Aoun : Transition from the sectarian regime to a civilian state is Lebanon’s salvation


aounPresident Michel Aoun addressed the nation on the occasion marking the end of the first half of his presidential term  by  agreeing with the protesters  that  the transition from the prevailing sectarian regime to the civilian state,  is Lebanon’s salvation from its  problems.

“The transition from the prevailing sectarian regime to the civilian state, The Citizen state, is Lebanon’s salvation from its communal legacies and problems.” He said

He pledged to continue the fight against corruption through the necessary legislation and a just and impartial judiciary

He said Lebanon is at a critical juncture, especially in economic terms, and it desperately needs a harmonious government capable of producing. Ministers    must be selected according to their competencies and experience, not according to political affiliation and  appeasement of leaders .

He blamed the failure of the former governments on the numerous political considerations and balances
” The formation of governments is usually subject to numerous political considerations and balances may be, these are the most important reasons for the repeated failures”, he said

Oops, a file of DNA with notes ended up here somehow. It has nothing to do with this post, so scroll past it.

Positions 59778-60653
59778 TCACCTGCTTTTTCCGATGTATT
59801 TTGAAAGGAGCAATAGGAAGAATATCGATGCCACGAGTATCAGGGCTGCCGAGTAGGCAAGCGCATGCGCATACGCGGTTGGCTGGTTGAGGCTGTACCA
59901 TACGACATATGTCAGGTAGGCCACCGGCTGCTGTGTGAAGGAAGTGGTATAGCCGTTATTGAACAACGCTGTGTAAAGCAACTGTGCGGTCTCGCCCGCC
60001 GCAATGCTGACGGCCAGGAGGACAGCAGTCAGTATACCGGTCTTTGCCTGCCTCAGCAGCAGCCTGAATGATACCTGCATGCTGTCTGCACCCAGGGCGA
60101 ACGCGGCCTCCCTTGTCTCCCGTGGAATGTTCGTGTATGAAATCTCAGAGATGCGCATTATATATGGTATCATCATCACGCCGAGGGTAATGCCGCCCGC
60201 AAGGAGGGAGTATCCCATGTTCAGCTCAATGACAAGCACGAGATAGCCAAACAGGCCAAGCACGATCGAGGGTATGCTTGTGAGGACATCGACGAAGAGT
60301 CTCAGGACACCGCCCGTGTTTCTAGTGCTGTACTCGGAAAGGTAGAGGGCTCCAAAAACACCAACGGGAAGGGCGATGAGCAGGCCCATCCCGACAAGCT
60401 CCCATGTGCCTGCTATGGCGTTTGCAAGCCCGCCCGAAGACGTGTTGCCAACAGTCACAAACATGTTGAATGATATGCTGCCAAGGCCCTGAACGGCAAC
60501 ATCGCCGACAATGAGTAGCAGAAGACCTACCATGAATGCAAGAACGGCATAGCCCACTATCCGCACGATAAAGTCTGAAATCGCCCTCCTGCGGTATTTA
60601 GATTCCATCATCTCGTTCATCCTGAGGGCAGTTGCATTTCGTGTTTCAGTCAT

He called his speech a “statement of account”  and listed his achievements and failures and stressed the account was made more necessary after the recent protests and sit-ins that resulted in the resignation of the government

He listed his on focus on the Syrian refugees  and appointments and activation of the roles of institutions as some  of his achievements .

His speech comes after Prime Minster Saad Hariri  submitted the resignation of his cabinet .

 Hariri  submitted his resignation on Tuesday, declaring he had hit a “dead end” in trying to resolve the country’s crisis amid an unprecedented wave of protests against Lebanon’s ruling elite.

The three-time prime minister has led a national unity government, which included some of his political adversaries, for less than two years. In recent months, the country saw rapid economic deterioration, ballooning debt and rising prices.

On October 17, the government proposed imposing a tax on Whatsapp calls, along with other austerity measures, sparking nationwide protests that paralyzed the country.

Lebanon has been under lock-down since the protests began. Banks and schools have been closed for 15 days, while protesters blocked major routes throughout the tiny eastern Mediterranean nation.

“I can’t hide this from you. I have reached a dead-end,” Hariri said in his resignation speech.
“To all my political peers, our responsibility today is how to protect Lebanon and to uplift the economy,” he added. “Today, there is a serious opportunity and we should not waste it.”

“It is time for us to have a big shock to face the crisis,” he said. “To all partners in political life, our responsibility today is how we protect Lebanon and revive its economy.”